Chloe Daley and her one-year-old daughter Ophelia are one of an estimated 120,000 households in social housing in England that have problems with condensation and mould, according to official figures.
The 21-year-old, who recently suffered a miscarriage, said: "I lost my son three months ago and I'm scared. I don't want to bury another child. My daughter's getting poorly and I can't do anything to help her."
Chloe, a single mum from Lawley, said the problem has been ongoing since summer, and that when she contacts Sanctuary Housing - the association in charge of her new build flat - she is simply told to open a window.
"It doesn't make a difference." Chloe said, "they just tell me everyone is getting mould this time of year.
"They were meant to send a surveyor out but that was cancelled and I've not heard anything else.
"I'm phoning every week, a social worker has got involved, I don't know what else I can do."
Photos shared by Chloe show mould growing inside one of Ophelia's soft toys as well as along windows, doors and walls.
Chloe said she believes the mould is causing her daughter to become ill and has taken her concerns to the doctor.
"She has a really chesty cough," Chloe explained. "I took photos of the mould to the doctor and they said it was probably down to the mould."
A spokesperson for Sanctuary said: “In recent months we have carried out a number of repairs at Ms Daley’s home, including an emergency call-out to investigate a reported issue with the immersion and boiler.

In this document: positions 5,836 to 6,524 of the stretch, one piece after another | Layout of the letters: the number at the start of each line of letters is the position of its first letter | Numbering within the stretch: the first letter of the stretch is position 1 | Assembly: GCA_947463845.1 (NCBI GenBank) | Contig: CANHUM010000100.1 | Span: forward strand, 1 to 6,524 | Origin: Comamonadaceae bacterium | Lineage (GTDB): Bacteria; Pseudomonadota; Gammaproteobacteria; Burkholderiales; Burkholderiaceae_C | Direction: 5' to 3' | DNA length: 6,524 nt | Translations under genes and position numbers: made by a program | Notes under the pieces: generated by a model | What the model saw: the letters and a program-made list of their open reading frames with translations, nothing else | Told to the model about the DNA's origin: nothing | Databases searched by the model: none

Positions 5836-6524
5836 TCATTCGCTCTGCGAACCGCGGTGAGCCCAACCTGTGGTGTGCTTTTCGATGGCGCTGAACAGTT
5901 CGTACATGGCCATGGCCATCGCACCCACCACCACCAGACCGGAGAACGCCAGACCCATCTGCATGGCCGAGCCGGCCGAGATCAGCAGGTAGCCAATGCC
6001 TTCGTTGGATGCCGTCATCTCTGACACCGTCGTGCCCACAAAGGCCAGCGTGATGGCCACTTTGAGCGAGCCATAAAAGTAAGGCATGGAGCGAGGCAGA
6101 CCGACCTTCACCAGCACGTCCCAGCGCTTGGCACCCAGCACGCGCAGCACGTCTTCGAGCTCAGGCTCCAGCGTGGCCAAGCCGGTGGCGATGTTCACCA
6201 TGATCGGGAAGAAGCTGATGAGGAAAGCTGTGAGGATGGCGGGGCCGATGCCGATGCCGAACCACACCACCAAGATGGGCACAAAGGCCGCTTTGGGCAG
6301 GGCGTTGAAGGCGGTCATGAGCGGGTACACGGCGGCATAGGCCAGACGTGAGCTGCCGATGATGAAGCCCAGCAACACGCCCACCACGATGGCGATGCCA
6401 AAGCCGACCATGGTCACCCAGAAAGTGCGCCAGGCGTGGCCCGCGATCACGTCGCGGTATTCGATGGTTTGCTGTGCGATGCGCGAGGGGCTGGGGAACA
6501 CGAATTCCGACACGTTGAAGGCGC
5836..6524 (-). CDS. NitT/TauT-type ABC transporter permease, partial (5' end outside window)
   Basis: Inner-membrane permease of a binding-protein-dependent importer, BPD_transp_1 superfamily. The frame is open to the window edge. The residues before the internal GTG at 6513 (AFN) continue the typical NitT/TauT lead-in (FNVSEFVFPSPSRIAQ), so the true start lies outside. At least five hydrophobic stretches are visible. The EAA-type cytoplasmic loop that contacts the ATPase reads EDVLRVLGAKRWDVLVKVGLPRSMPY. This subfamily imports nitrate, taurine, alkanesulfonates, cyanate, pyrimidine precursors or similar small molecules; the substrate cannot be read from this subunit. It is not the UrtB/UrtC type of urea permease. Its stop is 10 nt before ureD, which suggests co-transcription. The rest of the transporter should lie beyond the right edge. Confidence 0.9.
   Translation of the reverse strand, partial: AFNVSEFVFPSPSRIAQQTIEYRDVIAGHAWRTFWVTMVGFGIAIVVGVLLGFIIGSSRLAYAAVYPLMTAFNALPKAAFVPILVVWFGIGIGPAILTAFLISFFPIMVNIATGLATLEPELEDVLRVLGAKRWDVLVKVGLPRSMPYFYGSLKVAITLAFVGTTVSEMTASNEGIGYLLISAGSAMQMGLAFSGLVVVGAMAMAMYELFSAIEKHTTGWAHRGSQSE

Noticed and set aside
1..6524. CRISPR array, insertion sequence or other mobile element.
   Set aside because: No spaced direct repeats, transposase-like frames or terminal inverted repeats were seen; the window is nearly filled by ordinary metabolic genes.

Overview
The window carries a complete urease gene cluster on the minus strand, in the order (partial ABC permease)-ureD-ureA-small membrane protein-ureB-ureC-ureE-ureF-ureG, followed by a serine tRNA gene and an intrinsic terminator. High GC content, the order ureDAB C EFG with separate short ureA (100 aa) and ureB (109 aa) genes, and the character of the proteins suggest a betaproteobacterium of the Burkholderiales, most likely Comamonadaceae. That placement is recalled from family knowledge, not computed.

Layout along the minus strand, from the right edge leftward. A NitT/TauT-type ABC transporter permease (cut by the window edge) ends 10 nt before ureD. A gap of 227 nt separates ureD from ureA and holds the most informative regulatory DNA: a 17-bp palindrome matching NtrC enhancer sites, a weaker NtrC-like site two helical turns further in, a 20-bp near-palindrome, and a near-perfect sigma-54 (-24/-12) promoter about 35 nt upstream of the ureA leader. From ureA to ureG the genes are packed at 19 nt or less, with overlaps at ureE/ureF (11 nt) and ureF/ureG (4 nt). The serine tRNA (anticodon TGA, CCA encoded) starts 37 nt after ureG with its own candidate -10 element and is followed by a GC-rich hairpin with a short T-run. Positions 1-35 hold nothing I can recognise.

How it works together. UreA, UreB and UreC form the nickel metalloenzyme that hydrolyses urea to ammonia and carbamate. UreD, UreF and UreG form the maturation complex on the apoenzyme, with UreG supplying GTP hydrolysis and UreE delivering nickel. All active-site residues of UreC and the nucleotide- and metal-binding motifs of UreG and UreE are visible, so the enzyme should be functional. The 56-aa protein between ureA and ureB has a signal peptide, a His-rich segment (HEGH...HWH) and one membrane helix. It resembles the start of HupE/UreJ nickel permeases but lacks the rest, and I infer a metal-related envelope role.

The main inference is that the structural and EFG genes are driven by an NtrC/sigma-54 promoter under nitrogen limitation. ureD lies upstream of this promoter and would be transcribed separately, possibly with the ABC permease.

"While on occasions in the past we have been unable to gain access to this property for agreed appointments as part of our ongoing proactive programme to treat mould and damp, we have spoken to Ms Daley and arranged an inspection for Wednesday, November 30.”
An inquest into the death of two-year-old Awaab Ishak in Rochdale has led the Government to warn housing providers that they will not hesitate to act if they ignore complaints from tenants.
The inquest revealed the two-year-old died from severe respiratory problems with fungus later found in his blood and lungs after being exposed to "chronic" mould in the families home.
Rochdale Boroughwide Housing, which managed the property, later admitted to making "false assumptions" about the family's bathing habits and lifestyle, and failed to adequately address complaints.
Coroner Joanne Kearsley said the death of Awaab Ishak must be a “defining moment for the housing sector”.
In response, Housing Secretary Michael Gove said the company would not receive its £1 million of public funding.
Mr Gove said that the ruling should act as a warning to housing association.
He said: "Everyone deserves the right to live in a safe, decent home and this Government will always act to protect tenants.”